On average, women undergo menopause at the age of 51. However, early menopause ,which can occur between the ages of 40 and 45, and in some cases before the age of 40, has been associated with environmental exposures and genetic causes.
Previous research into the genetics of early menopause suggested that errors in genes for genome maintenance and DNA repair could be involved. Other research has proposed that an increased rate of death of ovarian follicles can deplete the reserve of follicles, thus causing early menopause.
An article in Human Reproduction by Dr Ray Rodgers at the Robinson Research Institute and Dr Joop Laven from Erasmus University Rotterdam proposes a new mechanism by which genetic changes in a specific region of the ovary could lead to follicle death. The researchers propose a link between genetic changes known to be associated with premature menopause, and those known to be involved in follicle degeneration (atresia). These findings support the concept that more follicles are likely to die in women who have less effective genes for genome maintenance. This in turn could lead to an earlier depletion in follicle reserves and ultimately to early menopause.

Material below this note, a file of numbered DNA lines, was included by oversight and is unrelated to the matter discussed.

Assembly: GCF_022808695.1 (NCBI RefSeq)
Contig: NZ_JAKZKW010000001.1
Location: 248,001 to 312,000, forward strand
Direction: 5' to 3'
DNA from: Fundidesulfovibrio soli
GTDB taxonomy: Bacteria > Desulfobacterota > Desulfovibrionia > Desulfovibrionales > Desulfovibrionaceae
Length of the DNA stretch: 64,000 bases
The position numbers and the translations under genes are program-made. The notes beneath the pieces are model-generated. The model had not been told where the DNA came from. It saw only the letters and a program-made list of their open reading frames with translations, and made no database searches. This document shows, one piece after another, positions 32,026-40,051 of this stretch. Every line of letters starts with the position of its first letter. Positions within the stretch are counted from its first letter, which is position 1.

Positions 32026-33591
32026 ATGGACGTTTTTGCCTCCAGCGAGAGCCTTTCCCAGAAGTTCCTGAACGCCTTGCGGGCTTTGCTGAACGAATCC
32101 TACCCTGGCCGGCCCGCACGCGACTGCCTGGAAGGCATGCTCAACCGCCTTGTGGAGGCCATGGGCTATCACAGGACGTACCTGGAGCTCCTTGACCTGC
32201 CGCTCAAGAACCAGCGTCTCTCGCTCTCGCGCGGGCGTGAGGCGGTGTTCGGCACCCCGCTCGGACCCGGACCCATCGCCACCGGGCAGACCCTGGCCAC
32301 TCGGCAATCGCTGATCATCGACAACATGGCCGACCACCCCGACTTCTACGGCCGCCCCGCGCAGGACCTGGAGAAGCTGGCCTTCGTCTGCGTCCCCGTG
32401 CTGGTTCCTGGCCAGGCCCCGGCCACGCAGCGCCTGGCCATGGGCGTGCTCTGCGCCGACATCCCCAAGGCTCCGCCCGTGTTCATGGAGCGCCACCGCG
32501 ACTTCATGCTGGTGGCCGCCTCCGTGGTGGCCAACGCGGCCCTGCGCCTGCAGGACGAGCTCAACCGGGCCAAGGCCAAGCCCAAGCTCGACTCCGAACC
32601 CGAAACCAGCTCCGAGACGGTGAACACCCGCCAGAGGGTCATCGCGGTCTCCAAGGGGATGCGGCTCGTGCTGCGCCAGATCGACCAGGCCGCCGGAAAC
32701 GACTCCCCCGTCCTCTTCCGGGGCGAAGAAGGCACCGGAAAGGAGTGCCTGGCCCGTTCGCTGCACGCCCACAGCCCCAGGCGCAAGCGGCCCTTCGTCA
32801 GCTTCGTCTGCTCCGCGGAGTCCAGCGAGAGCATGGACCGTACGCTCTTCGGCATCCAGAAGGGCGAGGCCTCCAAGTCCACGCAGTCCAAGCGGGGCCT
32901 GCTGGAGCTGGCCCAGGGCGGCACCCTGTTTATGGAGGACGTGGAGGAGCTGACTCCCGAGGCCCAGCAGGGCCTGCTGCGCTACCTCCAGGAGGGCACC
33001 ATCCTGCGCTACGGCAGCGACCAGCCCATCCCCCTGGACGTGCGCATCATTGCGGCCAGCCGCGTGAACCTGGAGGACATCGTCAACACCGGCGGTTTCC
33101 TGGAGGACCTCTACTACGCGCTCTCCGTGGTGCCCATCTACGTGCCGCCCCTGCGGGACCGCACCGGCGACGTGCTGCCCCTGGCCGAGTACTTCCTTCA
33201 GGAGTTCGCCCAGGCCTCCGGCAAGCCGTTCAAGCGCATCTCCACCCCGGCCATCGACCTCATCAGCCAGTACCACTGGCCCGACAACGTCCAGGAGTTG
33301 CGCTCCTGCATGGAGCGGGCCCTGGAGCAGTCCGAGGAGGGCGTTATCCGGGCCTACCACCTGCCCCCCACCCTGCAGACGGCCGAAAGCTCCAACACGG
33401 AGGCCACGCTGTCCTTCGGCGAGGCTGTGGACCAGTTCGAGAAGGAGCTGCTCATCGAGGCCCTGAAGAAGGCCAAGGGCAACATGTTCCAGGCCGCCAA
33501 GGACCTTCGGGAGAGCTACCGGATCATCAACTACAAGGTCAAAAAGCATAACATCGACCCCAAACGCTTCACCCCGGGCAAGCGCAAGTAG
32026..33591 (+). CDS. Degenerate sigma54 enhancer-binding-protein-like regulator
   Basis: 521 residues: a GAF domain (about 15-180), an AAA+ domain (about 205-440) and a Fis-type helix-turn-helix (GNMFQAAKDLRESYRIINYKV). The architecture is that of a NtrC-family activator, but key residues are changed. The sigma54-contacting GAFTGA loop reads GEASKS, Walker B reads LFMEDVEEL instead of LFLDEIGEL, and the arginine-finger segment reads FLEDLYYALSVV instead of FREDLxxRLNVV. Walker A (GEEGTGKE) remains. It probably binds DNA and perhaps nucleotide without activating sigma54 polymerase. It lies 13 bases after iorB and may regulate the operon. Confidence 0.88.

This new concept of follicle depletion will direct research that could ultimately lead to the development of novel strategies to prevent follicle depletion and early menopause.
Find the article here
Written by Antoinette Lam and Liza O’Donnell